The living dead within a lively film
As an homage to Mexican culture, “The Book of Lifeâ€ť paints a strikingly vivid picture of love, honor and courage with a refreshing approach to animation and storytelling. Though the storyline itself paled in comparison to the vivacious nature of the film, the movie humbly offers an array of charming characters, easy-going humor and fun-loving songs with a subtle depth that makes this film one to watch.
The film begins with a rebellious group of outcasts dubbed â€śthe detention kidsâ€ť attending an average field trip at a nondescript museum on Nov. 2, the Day of the Dead. The story shifts as the kids are introduced to their tour guide, an affable but mysterious woman who leads them on a detour through a Day of the Dead exhibit. Using the wooden dolls of the exhibit, she begins painting a picture of the filmâ€™s main narrative, the story of Maria, Manolo and Joaquin. The two young amigos, Manolo and Joaquin, playfully compete for Maria, the townâ€™s beautiful spitfire. Fast forward 10 years: the fated trio is once again reunited and the love triangle is set aflame once again. Set between Joaquin, the ambitious and undefeated war hero, and Manolo, the sensitive and musical bullfighter, the competition for the enchantingly free-spirited and beautiful Maria begins anew. Donâ€™t be fooledâ€”this love affair has much larger implications as La Muerta and Xibalba, the overseers of the Land of the Remembered and the Land of the Forgotten, respectively, wager their domains on the successor. Should Joaquin marry Maria, Xibalba would win the keys to festive Land of the Remembered, but if Manolo prevails, Xibalba would never again interfere with the affairs of man.
The main selling point of this film is definitely the stunning visuals as the lively aesthetics introduce darker topics, such as death and loss, in a playful way. With a vibrant color palette, director Jorge Gutierrez and producer Guillermo Del Toro triumph in CG animation, employing puppet-like characters to bring a certain warmth and charm to the advanced technological medium. With intricately eye-popping worlds and uniquely crafted characters, “The Book of Life” begs to be experienced on the big screen.
Alongside the awe-inspiring visuals, “The Book of Life” features an entertainingly eclectic soundtrack with soulful renditions of Radioheadâ€™s infamous â€śCreep,â€ť Mumford and Sonsâ€™ folksy â€śI Will Waitâ€ť and Elvisâ€™s timeless â€śCanâ€™t Stop Falling in Love with You.â€ť Diego Luna, the voice of Manolo, croons Latin-infused covers, giving the film a quieter depth while the infectious feel-good songs, such as comedian Gabriel Iglesiasâ€™ cover of Rod Stewartâ€™s â€śDo Ya Think Iâ€™m Sexy,â€ť garnered uproarious laughter from the audience. Along with the catchy rhythms, the filmâ€™s humor is mainly light-hearted and kid-oriented, but also contains several hidden quips geared toward an older audience that had several parents chuckling alongside their children.
“The Book of Life” also contained a surprising amount of depth. An example would be when our friendly rivals share a poignant moment as they contemplate the overwhelming expectations set forth for them: Manolo with his long ancestral line of bull fighters and Joaquin with his war hero father. As they vow to step out of the shadows set forth by their ancestors and create shadows of their own, the film introduces a new dynamic for young children to latch onto. However, with so many avenues and complications, the moral of the story becomes muddled as the film shallowly dabbles in too many themes.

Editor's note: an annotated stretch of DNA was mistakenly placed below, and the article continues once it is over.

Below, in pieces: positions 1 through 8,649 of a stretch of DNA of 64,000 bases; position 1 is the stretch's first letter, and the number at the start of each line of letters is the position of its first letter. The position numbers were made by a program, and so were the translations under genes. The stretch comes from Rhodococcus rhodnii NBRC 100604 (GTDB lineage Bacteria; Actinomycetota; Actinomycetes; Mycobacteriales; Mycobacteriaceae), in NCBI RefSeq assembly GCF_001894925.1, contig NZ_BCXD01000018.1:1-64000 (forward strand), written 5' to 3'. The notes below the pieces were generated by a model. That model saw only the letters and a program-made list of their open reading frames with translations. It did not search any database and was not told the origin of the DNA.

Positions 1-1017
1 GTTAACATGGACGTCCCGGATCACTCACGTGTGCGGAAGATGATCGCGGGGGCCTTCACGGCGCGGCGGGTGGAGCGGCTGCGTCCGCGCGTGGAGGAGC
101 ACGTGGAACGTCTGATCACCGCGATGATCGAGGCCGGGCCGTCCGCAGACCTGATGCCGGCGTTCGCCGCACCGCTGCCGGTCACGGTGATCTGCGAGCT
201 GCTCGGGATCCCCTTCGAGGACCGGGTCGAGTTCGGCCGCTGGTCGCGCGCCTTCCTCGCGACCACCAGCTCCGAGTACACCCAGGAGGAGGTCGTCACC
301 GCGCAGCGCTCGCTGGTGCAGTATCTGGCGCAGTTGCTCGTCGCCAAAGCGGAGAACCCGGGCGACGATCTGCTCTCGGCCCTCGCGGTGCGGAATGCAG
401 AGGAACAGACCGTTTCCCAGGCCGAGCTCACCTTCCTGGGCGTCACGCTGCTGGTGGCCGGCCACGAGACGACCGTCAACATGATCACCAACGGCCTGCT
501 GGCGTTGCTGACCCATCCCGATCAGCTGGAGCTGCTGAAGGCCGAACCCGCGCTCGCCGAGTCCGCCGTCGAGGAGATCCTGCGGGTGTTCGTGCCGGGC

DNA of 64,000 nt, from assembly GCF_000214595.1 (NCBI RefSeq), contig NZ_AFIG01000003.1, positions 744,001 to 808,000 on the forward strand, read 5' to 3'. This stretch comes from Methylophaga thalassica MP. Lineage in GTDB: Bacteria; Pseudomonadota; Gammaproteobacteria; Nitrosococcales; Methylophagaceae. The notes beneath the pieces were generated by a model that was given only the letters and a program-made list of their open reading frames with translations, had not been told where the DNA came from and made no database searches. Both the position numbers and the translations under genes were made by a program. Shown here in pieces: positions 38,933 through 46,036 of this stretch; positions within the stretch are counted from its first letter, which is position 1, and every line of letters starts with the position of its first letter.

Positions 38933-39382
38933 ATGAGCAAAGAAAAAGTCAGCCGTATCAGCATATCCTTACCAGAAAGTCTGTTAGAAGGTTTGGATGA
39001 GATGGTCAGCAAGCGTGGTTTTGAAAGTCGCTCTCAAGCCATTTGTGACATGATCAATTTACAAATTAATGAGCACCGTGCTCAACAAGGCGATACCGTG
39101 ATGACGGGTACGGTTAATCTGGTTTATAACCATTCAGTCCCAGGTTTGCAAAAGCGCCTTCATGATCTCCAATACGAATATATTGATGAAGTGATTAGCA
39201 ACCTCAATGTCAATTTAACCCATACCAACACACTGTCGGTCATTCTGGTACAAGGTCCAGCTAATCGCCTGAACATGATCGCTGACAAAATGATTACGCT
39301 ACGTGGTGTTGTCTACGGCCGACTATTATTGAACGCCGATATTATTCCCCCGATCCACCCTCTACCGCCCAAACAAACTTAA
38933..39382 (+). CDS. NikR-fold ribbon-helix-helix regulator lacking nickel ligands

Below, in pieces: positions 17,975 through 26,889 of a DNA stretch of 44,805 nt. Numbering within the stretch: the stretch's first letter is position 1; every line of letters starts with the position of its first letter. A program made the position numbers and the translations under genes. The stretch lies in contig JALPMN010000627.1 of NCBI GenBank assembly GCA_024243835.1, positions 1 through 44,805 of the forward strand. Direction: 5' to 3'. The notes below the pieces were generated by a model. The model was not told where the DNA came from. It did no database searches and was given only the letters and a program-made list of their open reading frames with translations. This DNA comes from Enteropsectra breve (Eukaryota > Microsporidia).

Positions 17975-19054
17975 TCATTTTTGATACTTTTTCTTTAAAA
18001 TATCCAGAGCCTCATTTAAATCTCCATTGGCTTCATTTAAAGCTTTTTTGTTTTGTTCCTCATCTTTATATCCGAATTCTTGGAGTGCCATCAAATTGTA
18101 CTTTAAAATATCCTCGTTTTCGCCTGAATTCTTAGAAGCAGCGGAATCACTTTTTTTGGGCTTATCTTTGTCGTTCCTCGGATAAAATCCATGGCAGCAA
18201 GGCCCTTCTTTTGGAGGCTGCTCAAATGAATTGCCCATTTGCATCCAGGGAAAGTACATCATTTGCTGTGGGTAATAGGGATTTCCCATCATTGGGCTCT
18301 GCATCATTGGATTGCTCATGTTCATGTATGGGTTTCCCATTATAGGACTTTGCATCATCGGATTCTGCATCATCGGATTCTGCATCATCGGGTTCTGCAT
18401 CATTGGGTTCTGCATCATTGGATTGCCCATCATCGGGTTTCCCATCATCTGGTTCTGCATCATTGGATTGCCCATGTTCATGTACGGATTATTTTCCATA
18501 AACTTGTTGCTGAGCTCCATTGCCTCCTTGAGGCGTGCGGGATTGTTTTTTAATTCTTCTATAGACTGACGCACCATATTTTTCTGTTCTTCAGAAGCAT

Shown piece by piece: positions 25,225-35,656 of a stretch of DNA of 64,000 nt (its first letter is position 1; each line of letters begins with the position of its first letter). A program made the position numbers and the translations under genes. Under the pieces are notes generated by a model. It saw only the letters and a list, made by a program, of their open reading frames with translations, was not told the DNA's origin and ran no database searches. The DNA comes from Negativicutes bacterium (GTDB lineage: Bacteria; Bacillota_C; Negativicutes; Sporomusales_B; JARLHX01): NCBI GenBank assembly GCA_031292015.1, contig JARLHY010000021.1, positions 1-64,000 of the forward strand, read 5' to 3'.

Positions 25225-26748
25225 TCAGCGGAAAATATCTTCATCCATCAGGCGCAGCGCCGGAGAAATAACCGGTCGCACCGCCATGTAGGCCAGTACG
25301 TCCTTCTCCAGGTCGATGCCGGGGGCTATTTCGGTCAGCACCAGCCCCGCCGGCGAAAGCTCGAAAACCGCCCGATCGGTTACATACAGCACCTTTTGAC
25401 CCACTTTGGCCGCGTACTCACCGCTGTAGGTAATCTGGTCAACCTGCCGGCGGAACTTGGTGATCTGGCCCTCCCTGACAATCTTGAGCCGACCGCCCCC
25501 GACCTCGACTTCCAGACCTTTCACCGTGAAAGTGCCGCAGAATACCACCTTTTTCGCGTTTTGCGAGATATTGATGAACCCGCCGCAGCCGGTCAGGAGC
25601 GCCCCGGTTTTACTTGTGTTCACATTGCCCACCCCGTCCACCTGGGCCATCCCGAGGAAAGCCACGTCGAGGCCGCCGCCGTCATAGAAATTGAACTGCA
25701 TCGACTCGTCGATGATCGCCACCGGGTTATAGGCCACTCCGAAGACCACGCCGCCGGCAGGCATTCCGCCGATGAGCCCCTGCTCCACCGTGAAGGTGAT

The filmâ€™s only major hindrance was the formulaic plot, with its stale character tropes and seemingly retrograde love triangle. With the extremely biased love triangle, Manolo, who is literally blessed by La Muerta with a pure heart in the opening scenes of the film, is the glaringly obvious choice. That being said, “The Book of Life” does deserve a slight nod for Maria. Far from the average shrinking violet, Maria encompasses the current trend of empowered women as she displays a depth of knowledge, both literary and combat, and a will to be reckoned with. Hands firmly on her hips, a young Maria declares that she belongs to no one as the boys pretend to fight for her honor and as the objectification resumes after her return, she openly expresses her disdain. However, these feminist notions are dampened by the wedding at the filmâ€™s conclusion as I had fully expected Maria to refuse an abrupt marriage between 18-year-olds that, all considering, still have a lot of catching up to do.
That said, “The Book of Life” is still a major triumph for Mexicans as it centers around a underrepresented demographic within the movie industry. Despite being set around the Day of the Dead, “The Book of Life” portrays death in a colorful, nonthreatening way. Intermixing modern elements with Mexican folklore and the mythology behind the sacred day, the film drives home the age-old philosophy that the dead are never truly gone as long as one remembers and celebrates the life they lived. Centering on the taboo concept of death in childrenâ€™s films, “The Book of Life” does a remarkable job of painting these tragic events with a sense of happiness and familial love.
In spite of the abundance of tropes running rampant in the film, “The Book of Lifeâ€ť remains a complete joy to watch. The film is a grand slam for animators everywhere, with its Mexican accents and beautifully distinctive artistic style. Simply put, the movie is wildly entertaining because of its endearing characters and rich humor.
By Katie Nguyen, Staff writer